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Robert Lawton says more cost cuts ahead

Last updated: December 11. 2013 11:30PM - 2222 Views
By - jandes@civitasmedia.com



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Luzerne County Manager Robert Lawton settled into a chair Wednesday night facing eight residents who showed up for his annual public forum and spent more than three hours candidly responding to their questions and concerns.


It was Lawton’s second forum, which is required by the county’s 2-year-old home rule government.


“The floor is yours,” Lawton told the group.


Citizen Ed Gustitus asked Lawton to identify his “toughest nut to crack this coming year.”


“Continuing to reduce the cost of county government,” Lawton said, predicting there will be fewer people working in county government in 2015 compared to 2014.


Filling three vacant division head posts established by home rule — budget/finance, human services and operational services — is an immediate focus, Lawton said.


He expects to present nominations for the three positions to council for its confirmation in coming weeks, saying employees in departments under these divisions are “running in too many directions” without permanent leadership.


Lawton said he has been criticized because some of his past nominees for other division head posts were from outside the area.


“My job is to find the best-qualified people I can find — not the best-qualified people who already work here or are from Luzerne County,” Lawton said.


Gustitus said Lawton and the division heads must still correct inherited problems with questionable hirings and politics.


“Are they going to be tough enough? You’ve got to be tough,” Gustitus said.


“He’s tough. That’s why they don’t like him,” said a citizen who spoke often but said he did not want his name printed.


Lawton acknowledged he and his administration have made mistakes and are “not perfect” but said, “we’re getting better at what we do.”


Citizen Tom Dombroski asked why the county won’t try to make municipalities take ownership of 127 miles of roadway and 310 bridges that must be maintained and plowed by the county.


Lawton said he had publicly offered to pay the $1 transaction fee if municipalities are willing to take them but said he will do more to try to advance the request by writing a letter to each municipality by the end of the month.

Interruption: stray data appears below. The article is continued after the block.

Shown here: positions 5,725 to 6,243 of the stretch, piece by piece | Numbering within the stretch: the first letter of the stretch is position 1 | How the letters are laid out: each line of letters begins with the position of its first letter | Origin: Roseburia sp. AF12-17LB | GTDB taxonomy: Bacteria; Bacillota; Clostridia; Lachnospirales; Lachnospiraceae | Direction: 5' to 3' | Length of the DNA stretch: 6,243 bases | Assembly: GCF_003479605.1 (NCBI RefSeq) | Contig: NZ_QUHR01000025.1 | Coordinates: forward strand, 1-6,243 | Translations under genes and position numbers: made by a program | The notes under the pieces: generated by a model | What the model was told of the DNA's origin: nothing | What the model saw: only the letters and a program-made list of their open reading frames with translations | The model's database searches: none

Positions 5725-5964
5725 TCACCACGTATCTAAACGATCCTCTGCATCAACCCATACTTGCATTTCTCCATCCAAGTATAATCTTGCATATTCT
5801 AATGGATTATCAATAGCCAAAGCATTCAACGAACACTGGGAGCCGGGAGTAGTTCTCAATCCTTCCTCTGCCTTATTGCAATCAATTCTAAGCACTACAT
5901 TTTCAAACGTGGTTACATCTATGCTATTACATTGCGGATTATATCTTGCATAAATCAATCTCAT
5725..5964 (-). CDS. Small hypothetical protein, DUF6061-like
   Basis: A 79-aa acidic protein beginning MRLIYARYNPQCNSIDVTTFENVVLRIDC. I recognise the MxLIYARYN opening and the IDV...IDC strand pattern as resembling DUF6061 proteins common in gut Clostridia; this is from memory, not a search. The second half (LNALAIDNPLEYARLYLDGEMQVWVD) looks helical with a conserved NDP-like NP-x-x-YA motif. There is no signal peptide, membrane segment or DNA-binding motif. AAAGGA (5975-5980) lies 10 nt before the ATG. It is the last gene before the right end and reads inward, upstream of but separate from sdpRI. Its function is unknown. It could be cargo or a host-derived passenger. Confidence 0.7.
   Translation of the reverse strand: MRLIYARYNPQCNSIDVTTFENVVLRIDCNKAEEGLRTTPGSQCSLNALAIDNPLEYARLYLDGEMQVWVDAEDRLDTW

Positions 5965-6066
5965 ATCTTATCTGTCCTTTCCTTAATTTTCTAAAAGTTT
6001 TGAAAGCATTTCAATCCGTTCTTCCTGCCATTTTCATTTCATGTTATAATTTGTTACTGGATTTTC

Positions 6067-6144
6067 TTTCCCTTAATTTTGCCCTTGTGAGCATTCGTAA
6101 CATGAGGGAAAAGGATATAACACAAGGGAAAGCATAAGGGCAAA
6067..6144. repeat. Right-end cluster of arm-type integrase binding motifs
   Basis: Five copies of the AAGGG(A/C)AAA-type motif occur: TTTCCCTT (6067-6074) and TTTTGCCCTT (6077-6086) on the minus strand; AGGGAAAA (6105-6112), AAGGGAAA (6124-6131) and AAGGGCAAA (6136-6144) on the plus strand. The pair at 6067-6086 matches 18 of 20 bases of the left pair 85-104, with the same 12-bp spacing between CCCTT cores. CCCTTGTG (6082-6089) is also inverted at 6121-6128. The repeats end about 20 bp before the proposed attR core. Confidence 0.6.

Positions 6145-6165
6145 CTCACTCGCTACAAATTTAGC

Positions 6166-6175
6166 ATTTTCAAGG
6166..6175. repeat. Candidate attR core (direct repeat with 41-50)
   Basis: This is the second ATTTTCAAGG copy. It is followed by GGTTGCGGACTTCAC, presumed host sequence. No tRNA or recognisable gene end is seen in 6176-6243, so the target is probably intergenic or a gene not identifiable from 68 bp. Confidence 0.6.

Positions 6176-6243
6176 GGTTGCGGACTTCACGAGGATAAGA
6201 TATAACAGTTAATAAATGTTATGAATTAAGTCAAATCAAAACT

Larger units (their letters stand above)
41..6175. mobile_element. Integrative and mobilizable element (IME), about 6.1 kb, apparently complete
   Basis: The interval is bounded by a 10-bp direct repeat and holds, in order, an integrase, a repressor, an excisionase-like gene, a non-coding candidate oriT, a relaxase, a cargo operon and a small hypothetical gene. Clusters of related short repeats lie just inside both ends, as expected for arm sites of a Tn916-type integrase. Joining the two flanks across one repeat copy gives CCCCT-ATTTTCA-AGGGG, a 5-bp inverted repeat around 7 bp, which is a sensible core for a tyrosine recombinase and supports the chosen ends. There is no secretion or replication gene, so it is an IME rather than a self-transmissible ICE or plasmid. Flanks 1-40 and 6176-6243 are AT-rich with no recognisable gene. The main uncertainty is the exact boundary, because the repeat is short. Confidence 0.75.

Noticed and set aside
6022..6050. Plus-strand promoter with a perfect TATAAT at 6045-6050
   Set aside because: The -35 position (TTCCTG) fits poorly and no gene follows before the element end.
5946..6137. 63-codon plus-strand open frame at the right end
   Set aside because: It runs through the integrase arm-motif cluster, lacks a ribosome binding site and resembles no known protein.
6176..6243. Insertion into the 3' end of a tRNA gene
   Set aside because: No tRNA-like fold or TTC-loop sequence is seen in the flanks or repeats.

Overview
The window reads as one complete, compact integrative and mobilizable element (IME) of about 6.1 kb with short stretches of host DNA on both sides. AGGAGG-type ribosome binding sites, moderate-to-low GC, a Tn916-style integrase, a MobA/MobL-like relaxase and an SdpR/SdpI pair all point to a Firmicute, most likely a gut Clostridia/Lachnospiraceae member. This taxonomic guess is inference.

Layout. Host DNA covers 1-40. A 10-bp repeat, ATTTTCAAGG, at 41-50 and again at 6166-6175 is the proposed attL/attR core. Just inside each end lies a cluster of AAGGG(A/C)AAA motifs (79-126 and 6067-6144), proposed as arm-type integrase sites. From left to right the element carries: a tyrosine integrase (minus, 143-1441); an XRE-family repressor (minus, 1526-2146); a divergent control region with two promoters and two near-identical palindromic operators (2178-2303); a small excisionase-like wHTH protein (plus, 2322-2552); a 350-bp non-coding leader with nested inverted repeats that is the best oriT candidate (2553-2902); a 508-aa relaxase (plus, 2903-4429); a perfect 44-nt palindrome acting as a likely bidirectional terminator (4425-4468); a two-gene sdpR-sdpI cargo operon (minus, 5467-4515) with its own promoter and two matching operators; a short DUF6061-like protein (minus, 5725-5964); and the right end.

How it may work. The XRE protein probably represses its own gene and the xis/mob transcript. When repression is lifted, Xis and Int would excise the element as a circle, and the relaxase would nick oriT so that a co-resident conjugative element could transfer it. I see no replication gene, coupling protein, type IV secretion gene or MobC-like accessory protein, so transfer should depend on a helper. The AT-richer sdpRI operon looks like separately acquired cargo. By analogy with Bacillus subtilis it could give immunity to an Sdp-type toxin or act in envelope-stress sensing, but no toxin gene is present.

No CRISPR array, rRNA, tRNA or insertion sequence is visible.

“Perhaps I should include a crisp $1 bill with each one,” he said jokingly, generating laughter.


A synopsis of a few other questions posed Wednesday along with Lawton’s responses:


What are you doing to encourage economic development?


Economic development agencies are already set up to attract employers, and he said he has developed a relationship with the leaders of these groups. He doesn’t believe there’s a value in the manager “running from ribbon-cutting to ribbon-cutting” taking credit for projects these agencies initiated, though he’s accessible if they need assistance he can provide.


Instead, he views the manager’s role as getting the county on a “consistent and strong financial footing” and running a county government “that dispels the stench of corruption where people don’t feel embarrassed by the courthouse.”


Why doesn’t the county provide property assessment details online for the public and use technology that identifies new construction to reduce manpower spent tracking properties that should be added to tax rolls?


Lawton said he and Chief Solicitor C. David Pedri are working with the assessment office to review processes and procedures. He said he will examine the software contract containing property descriptions to see if it’s cost efficient to restore online public access that had been provided during the countywide reassessment.


He also said the assessment office is developing a form that will allow the public to identify properties they believe have questionable values. The county could then provide a response or explanation, even if the county is barred from changing the values until the next reassessment. He said he won’t recommend another reassessment until sales data demonstrates a significant number of assessments are out-of-whack, justifying the expense.


• How do you handle criticism from council members and the public?


He said he has “broad shoulders” and recently bumped into a man at the gas station who told him he hates the 8-percent county tax hike for 2014, which was recommended by the manager, but still thinks Lawton is “doing a good job.”


“I’m employed at the will of the council, but I serve the people of this county,” he said.


• Why don’t you try to make more tax-exempt organizations make payments in lieu of taxes?


He is preparing a report on which organizations make these payments, commonly known as “pilots,” and said many don’t offer anything to help compensate for the county services they receive. He said he will publicly present a report in the near future as part of an effort to increase these voluntary contributions.


 
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